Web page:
by MarekNYC on Mon Nov 8th, 2010 at 11:32:12 AM EST
[ Parent ]
I'm pretty certain that food, energy, transport and housing is more than two and a half time cheaper in Vietnam than in rural US. The street restaurant serves a meal for about 75 cents, transport is done by motorbike (which you can get for a few hundred bucks, and are used all across VietNam, even the most rural parts ; after a few weeks in Vietnam, you start wondering exactly what's the point of a SUV, since the average motorbike has exactly the same uses), energy means a ventilator for A/C and some coal for cooking (plus more electricity for the TV, an impressive amount of which are large and flat) - the real expense is housing, which will require a 200$/month rental if you aren't a homeowner ; note that most people of Hanoi origins got the land (and potentially the house) for free at the time of de-collectivisation.

Another point ; you'll find quite a lot of westerners settling for 500$ to 800$ a month in Vietnam. The only problem is that a few years later they realise they can't buy a plane ticket to go back West...

Un roi sans divertissement est un homme plein de misères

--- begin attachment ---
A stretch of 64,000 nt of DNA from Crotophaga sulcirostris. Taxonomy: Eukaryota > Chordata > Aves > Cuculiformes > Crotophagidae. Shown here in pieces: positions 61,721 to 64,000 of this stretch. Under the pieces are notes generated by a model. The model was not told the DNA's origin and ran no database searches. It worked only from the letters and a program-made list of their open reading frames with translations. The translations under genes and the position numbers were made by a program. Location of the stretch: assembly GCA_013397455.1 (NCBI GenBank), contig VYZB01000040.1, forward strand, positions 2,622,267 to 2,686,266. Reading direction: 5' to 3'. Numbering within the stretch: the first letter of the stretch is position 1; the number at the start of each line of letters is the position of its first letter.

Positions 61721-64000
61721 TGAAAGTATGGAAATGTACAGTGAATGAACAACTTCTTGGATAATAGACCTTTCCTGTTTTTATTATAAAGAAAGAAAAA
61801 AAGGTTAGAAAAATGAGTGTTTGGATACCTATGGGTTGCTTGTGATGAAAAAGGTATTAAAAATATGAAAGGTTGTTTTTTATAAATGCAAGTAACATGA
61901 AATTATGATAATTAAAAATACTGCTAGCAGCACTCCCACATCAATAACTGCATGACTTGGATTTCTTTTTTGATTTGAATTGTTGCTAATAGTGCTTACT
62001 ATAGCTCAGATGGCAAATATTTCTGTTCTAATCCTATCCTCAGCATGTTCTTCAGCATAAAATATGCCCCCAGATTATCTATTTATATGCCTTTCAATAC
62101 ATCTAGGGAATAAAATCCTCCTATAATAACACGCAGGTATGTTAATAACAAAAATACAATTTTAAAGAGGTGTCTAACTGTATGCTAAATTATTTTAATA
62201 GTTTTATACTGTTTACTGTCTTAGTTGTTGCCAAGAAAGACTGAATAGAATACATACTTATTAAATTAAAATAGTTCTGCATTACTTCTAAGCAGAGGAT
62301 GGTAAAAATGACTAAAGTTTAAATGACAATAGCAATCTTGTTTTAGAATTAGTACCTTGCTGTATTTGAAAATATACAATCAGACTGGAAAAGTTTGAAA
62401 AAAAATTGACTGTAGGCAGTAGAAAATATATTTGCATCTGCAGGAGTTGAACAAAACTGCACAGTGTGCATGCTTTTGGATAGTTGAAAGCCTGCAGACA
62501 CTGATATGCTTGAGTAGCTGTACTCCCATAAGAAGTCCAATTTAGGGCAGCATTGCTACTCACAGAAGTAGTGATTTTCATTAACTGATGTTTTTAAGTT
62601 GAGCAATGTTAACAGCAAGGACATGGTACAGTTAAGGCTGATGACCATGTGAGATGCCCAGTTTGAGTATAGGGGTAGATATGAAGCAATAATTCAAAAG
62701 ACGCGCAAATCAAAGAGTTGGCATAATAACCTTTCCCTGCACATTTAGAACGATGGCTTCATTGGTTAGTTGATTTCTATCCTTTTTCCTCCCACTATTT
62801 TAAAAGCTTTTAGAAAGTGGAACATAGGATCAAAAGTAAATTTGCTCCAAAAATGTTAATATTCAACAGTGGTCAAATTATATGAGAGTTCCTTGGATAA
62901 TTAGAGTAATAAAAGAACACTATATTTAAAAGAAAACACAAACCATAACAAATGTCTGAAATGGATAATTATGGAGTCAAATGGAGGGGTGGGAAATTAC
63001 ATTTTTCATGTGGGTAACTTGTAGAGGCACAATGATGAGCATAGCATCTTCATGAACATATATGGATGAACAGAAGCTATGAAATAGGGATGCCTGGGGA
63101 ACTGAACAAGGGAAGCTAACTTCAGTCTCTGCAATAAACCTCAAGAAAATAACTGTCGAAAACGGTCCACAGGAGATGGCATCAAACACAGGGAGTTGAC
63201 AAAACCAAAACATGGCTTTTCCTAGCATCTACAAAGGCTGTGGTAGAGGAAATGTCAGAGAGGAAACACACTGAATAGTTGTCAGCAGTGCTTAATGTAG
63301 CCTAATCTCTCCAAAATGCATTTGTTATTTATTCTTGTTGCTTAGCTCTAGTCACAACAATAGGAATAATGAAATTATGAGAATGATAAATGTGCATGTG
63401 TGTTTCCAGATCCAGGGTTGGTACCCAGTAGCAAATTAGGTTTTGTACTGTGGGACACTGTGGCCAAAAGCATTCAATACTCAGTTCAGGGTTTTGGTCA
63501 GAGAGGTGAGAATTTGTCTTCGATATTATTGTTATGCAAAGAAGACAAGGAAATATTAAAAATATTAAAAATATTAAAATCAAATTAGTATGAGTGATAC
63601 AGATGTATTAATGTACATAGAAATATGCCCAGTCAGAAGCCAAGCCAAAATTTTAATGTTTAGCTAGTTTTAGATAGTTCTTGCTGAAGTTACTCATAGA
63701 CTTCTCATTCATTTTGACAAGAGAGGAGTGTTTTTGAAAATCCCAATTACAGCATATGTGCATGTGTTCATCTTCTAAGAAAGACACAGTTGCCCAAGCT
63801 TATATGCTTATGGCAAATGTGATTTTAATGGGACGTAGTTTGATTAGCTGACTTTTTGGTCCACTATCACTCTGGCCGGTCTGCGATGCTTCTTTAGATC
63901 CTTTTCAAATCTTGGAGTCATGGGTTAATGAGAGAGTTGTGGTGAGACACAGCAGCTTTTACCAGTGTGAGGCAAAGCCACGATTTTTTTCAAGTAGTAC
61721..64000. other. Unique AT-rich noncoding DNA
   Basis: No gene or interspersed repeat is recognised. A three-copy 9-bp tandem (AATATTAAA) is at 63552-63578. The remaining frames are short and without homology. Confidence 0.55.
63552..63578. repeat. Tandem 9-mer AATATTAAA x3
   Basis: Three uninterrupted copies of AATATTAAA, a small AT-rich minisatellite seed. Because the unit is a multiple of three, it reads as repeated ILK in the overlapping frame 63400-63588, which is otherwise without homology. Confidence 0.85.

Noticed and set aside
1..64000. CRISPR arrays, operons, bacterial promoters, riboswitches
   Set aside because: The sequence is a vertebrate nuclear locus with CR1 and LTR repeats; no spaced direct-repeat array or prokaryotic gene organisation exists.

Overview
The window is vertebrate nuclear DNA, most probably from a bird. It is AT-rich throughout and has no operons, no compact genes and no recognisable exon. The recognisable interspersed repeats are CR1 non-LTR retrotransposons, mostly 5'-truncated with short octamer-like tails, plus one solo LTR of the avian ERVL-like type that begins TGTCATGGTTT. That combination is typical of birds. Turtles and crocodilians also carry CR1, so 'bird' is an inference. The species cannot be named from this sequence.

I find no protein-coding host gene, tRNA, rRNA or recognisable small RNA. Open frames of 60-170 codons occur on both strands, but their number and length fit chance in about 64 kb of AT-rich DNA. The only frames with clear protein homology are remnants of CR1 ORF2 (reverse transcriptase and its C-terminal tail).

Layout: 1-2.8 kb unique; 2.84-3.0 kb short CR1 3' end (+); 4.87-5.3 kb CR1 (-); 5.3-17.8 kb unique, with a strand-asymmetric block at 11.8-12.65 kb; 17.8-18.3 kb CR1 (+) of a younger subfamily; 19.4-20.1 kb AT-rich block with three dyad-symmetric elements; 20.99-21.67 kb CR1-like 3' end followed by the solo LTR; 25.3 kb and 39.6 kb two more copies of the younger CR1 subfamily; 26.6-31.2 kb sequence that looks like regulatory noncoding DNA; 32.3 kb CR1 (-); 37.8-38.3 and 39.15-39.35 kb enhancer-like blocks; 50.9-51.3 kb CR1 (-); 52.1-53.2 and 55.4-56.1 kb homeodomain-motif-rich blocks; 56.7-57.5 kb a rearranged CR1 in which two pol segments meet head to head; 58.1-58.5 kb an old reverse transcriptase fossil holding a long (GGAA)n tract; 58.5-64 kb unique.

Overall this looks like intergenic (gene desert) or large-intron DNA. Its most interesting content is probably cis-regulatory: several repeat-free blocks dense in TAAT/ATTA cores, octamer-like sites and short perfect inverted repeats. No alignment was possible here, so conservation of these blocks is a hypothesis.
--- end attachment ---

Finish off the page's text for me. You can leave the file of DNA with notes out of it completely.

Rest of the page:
by linca (antonin POINT lucas AROBASE gmail.com) on Mon Nov 8th, 2010 at 12:15:53 PM EST
[ Parent ]
$2000 a month ($800 x.2.5) in actual average spending will provide a quite adequate standard of living in much of the US for a childless single person absent health care costs.  
by MarekNYC on Mon Nov 8th, 2010 at 12:37:21 PM EST
[ Parent ]
If Walmart pays minimum wage in the US, why would they pay eight times minimum wage in Vietnam?

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by A swedish kind of death on Mon Nov 8th, 2010 at 11:24:43 AM EST
[ Parent ]
They wouldn't.  The original question was whether a typical Vietnamese peasant's life is better than that of a minimum wage employee in the US working at WalMart.  Linca says yes, I say no and now we're playing with numbers.
by MarekNYC on Mon Nov 8th, 2010 at 11:34:23 AM EST
[ Parent ]